Financing Transportation Networks

Financing Transportation Networks

Transport Economics, Management and Policy series

David M. Levinson

Pollution, alternative fuels, congestion, intelligent transportation systems, and the shift from construction to maintenance all call for a reconsideration of the existing highway revenue mechanisms, especially the gas tax. David Levinson explores the fundamental theoretical basis of highway finance, in particular the use of tolls, and supports that theory with empirical evidence. The author examines highway finance from the perspective of individual jurisdictions and travellers, and considers their interactions rather than specifying a single optimal solution. Congestion pricing has long been a goal of transportation economists, who believe it will result in a more efficient use of resources. Levinson argues that if the governance were to become more decentralized, and collection costs continue to drop, tolls could return to prominence as the preferred means of financing roads for both local and intercity travel. An approach that creates the local winners necessary to implement road pricing is required before it can be expected to become widespread.

Chapter 4: Revenues

David M. Levinson

Subjects: economics and finance, public finance, transport, environment, transport, urban and regional studies, transport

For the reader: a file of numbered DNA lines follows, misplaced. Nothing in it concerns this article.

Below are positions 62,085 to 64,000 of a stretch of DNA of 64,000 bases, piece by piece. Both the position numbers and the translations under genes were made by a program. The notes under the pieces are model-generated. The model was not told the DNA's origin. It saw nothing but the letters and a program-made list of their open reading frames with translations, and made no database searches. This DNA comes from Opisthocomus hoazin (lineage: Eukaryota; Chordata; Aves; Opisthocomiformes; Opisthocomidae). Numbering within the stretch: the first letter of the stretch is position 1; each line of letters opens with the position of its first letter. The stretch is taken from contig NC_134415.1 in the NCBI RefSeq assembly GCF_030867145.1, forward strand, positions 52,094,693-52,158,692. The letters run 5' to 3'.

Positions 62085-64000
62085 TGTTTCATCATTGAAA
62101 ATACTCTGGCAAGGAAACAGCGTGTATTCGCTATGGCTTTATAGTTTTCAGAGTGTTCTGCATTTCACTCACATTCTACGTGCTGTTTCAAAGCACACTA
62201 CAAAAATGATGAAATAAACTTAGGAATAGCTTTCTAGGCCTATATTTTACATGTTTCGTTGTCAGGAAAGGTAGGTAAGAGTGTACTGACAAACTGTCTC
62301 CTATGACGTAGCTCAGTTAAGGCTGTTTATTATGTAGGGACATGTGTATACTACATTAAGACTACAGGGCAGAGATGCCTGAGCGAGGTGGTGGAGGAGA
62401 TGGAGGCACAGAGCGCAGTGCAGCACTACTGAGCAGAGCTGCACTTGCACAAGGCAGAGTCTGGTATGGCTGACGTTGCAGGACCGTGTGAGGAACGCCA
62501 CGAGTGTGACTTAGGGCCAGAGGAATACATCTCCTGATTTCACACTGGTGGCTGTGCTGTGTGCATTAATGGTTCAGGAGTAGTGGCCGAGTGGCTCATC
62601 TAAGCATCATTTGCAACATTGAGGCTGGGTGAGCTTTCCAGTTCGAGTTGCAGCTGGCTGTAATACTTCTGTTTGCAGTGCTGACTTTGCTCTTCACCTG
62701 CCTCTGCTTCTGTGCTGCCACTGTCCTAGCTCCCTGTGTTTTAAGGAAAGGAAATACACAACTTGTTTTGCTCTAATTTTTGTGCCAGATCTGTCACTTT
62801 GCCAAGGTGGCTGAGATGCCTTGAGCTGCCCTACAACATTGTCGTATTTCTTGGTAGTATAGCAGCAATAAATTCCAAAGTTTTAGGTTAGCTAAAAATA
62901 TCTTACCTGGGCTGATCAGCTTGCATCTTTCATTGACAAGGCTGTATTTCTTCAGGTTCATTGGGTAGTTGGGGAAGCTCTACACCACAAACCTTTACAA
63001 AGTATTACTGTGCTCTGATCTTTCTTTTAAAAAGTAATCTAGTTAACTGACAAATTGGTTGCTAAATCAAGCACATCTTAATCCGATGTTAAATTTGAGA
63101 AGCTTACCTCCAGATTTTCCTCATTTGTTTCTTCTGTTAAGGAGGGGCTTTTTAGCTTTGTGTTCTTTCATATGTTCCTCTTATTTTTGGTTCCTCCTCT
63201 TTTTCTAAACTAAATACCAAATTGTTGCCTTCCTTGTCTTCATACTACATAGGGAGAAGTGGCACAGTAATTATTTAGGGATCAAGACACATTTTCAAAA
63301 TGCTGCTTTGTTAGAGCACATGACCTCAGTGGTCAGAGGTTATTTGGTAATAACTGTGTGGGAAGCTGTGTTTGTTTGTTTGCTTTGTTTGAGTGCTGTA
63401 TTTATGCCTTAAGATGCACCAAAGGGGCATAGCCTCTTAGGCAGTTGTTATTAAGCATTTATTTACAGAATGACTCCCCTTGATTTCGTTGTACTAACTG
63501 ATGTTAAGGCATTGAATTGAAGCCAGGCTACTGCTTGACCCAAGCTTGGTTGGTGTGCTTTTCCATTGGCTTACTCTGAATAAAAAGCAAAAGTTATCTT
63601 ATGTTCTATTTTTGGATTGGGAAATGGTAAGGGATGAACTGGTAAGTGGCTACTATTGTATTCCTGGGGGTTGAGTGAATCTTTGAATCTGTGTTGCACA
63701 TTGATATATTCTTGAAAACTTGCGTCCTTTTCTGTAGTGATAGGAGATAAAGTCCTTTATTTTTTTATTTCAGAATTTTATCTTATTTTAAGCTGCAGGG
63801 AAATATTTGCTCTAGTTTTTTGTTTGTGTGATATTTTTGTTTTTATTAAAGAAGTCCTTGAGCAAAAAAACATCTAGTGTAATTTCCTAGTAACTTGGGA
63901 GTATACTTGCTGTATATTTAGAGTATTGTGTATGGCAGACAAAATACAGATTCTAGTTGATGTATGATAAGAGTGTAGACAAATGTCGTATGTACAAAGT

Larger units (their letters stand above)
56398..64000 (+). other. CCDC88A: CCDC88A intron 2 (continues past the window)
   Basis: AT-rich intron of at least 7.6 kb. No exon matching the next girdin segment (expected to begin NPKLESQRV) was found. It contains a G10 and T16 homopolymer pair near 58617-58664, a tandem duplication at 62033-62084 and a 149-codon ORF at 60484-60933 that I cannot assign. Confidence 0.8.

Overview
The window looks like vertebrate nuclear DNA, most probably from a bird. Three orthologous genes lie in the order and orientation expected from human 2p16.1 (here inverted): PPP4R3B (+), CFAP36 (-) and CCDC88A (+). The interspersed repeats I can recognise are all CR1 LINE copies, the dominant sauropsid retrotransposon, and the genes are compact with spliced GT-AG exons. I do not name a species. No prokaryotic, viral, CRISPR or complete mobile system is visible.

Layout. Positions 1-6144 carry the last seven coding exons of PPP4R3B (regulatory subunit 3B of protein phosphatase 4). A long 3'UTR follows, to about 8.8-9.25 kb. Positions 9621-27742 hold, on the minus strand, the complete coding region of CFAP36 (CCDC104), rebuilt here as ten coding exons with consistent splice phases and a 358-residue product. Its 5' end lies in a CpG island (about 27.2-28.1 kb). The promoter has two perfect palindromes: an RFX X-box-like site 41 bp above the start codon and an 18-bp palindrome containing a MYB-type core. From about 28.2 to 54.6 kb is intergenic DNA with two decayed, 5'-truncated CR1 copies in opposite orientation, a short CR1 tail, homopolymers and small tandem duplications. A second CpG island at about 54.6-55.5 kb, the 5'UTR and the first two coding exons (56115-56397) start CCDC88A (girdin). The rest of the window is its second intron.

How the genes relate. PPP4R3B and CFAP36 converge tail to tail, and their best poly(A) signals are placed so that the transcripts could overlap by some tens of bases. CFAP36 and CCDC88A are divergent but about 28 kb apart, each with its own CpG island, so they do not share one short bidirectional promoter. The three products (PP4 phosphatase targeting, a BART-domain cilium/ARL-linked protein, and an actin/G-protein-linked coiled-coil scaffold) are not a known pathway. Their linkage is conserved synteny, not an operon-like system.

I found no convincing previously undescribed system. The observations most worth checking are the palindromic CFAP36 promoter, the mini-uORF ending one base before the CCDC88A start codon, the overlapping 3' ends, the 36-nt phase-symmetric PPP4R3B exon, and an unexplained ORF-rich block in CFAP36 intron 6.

INTRODUCTION States have the opportunity to impose toll financing on many of their bridges and highways and to determine the rate of toll, recognizing the legal and fiscal constraints imposed by accepting federal transportation funds. Yet not all states levy tolls, and those that do vary in their rate of toll. This chapter examines empirical evidence to explain the dependence of state highway finance on tolls. The term ‘beggar thy neighbor’ describes strategic trade behavior, essentially mercantilist in nature, designed to give one country a foreign trade advantage at the expense of others.’ Inevitably, such behavior leads to retaliation and only makes everyone worse off. Countries perceive what game theorists term a ‘prisoners’ dilemma,’ whereby ‘cooperating’ to reduce barriers only pays off in the long term and only if others do so as well. Highway tolls are in some ways analogous to tariffs. States (or the turnpike authorities they establish) can charge travelers for crossing a boundary. Often, no similar charge is levied on traffic remaining within the boundary. In this way, a toll may be viewed as a tariff on the transportation portion of a good or on labor. Overall, states and users may be better off if other financing mechanisms, with significantly lower transaction costs such as gas taxes, are chosen. However, the inability of states to cooperate and compensate each other for their residents’ travel on other states’ roads leads to a more direct and costly toll system. When most users are in-state residents, a legislature...

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